A few weeks ago I mentioned that I was pondering what it would mean if you used four “Whatever’s Clean 13” wardrobes for your year-round wardrobe. I’m still in the “thinking about the possibilities” stages, but I wanted to share with you what I’ve been thinking, so far…
At the beginning, I’m starting with the original 13-piece “Whatever’s Clean” wardrobe. The idea behind these 13 pieces was that they would be chosen in such a way that you literally could NOT put together an outfit that would clash; all of the colors and styles would harmonize to the point that you could, literally, wear “Whatever’s Clean.” (I was thinking of travel, or vacationing at a cabin, beach house etc…)
Just in order to make sure that I could fit lots of “parts” onto a page, I rearranged the components. Note that the border around the “Second Layers = SCARLET,” the borders for the “Bottoms = BLUE,” and that the borders around the “Tops = TURQUOISE.” Yes, these kinds of mnemonics really help me keep myself organized!
The simplest possible iteration of this for a year-round wardrobe would be to create four separate (but theoretically related) 13-piece wardrobes, and keep them together. That could look like this, more or less…
But then I was thinking two things that are separate, but related:
- What season gets my blue jeans? They’re really good for all but the dead of summer, and
- What about arranging and planning so that I wasn’t really limited to just 13 pieces for each season?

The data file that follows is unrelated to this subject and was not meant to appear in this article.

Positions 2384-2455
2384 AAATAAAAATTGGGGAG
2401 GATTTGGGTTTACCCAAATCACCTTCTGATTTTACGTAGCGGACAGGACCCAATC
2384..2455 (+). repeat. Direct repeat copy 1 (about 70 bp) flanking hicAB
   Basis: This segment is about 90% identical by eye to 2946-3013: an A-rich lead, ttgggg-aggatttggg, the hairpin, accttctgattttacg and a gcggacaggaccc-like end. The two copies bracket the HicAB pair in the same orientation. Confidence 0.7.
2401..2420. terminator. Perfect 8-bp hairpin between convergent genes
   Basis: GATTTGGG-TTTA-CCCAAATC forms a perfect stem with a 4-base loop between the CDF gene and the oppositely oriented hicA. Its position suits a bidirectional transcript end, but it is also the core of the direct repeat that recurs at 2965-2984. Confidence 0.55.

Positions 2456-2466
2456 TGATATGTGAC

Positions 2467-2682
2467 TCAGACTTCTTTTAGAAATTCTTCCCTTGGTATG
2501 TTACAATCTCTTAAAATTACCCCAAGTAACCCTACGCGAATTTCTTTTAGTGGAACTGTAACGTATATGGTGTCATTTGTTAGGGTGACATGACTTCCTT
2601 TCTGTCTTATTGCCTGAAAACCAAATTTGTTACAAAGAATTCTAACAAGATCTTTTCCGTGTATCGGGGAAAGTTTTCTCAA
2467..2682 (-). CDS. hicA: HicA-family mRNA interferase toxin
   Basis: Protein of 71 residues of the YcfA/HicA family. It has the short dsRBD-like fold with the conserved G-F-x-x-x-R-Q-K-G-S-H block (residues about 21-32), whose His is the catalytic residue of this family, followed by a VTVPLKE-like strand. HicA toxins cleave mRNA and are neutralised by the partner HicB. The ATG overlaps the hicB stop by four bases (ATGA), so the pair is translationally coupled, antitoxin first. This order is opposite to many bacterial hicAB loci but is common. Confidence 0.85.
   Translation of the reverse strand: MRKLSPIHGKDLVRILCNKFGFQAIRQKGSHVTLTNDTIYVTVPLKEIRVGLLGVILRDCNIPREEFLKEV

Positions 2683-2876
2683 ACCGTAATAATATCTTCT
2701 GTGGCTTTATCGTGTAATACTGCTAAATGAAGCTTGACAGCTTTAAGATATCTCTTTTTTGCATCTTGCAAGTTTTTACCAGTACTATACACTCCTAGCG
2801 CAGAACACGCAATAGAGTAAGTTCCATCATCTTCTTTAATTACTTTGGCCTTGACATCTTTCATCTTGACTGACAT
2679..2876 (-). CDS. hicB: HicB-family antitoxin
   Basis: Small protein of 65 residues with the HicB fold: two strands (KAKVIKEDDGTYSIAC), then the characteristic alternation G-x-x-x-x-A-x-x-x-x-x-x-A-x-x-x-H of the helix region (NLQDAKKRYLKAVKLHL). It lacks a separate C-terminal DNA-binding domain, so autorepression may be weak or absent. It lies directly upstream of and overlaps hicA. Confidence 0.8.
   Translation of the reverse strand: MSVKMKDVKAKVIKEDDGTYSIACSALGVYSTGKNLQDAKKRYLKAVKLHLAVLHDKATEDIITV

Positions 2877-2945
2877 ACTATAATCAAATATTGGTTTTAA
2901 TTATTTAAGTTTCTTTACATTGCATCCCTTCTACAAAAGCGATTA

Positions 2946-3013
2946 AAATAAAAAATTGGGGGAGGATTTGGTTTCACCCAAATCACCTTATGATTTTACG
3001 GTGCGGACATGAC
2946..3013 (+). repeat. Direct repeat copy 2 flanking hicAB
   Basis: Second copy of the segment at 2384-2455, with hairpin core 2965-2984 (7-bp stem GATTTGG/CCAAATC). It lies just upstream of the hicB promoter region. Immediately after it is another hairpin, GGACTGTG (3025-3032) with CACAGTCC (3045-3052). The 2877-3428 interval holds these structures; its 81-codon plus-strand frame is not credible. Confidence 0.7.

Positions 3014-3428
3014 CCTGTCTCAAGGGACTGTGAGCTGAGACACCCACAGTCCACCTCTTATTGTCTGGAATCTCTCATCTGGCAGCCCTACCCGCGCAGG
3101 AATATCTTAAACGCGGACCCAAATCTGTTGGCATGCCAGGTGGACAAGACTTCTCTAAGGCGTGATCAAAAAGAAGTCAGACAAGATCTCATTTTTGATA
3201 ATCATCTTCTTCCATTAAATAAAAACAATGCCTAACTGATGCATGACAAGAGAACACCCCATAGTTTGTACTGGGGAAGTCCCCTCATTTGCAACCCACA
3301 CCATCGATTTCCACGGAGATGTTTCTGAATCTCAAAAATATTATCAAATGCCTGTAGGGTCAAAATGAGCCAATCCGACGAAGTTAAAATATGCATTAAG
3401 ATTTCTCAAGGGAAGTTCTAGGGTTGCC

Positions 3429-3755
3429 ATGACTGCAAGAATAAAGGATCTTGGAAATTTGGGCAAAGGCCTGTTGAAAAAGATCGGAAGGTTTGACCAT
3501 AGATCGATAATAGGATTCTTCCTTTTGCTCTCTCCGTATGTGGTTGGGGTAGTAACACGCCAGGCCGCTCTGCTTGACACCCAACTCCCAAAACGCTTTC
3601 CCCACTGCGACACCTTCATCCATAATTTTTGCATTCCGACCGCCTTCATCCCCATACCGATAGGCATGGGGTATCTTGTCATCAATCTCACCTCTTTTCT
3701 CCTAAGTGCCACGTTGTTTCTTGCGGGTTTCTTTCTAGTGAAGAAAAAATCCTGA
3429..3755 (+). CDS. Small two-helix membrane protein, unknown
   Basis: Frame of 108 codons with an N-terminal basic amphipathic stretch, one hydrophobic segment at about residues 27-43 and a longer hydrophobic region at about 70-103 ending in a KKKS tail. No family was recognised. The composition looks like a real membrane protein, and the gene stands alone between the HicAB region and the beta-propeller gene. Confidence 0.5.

Of course, I don’t think that any of us were envisioning that on March 20th, I would pack up the 13 pieces of my winter wardrobe and hang up the 13 pieces of my spring wardrobe. (in Chicago, I would have to stay indoors until late April if I did that!)
At a minimum, though, I thought that the individual garments for this wardrobe should be put “on paper” in such a way that they visually ranged from extremes of heat to extremes of cold. That way, the majority of garments would fall into that middle range of “autumn and spring,” and would include all of those garments that are used throughout most of the year.
(I hope this is making sense…)
So I charted out a dozen pieces in the middle of the diagram for the truly seasonless, transitional items:
I thought I would start with the hot-weather wear at the top of the page:
And the bottom of the diagram would include all of the gear necessary for the dead of winter:
It would be possible to just write-in your pieces, so that you could see what you have and what you need. I’m not sure what to do about “multi-function” items, like a long-sleeved linen shirt that works as a 2nd layer in the warm weather, but also can be worn under a sweater when autumn comes. Maybe give it TWO colored borders? Or just give up the idea of colored borders, and simply be intelligently mindful about balancing tops, bottoms and 2nd layers?
Because I’m all about the pictures, I pulled a handful of images from L.L.Bean (the best source of classic clothing, and classic clothing photographs, that I can find!). I’m liking this already…
This might not work for everyone – some people who get dressed up a lot might need more than 52 pieces of clothing. But I’m already starting to think that, for me, this might be a useful tool.
Did anybody else notice that this also gives us 1 garment for each week of the year? Would that mean that each Sunday afternoon you laundered and stored one piece, while pulling something more seasonal into your rotation? That you would check on the need to replace 1 piece each week? (and usually finding that you were just fine…) What else could you do with 52 pieces in a 52-week year?
I want to make this easy to use and helpful; if anybody has observations, ideas, suggestions, criticisms, or praise, chime in!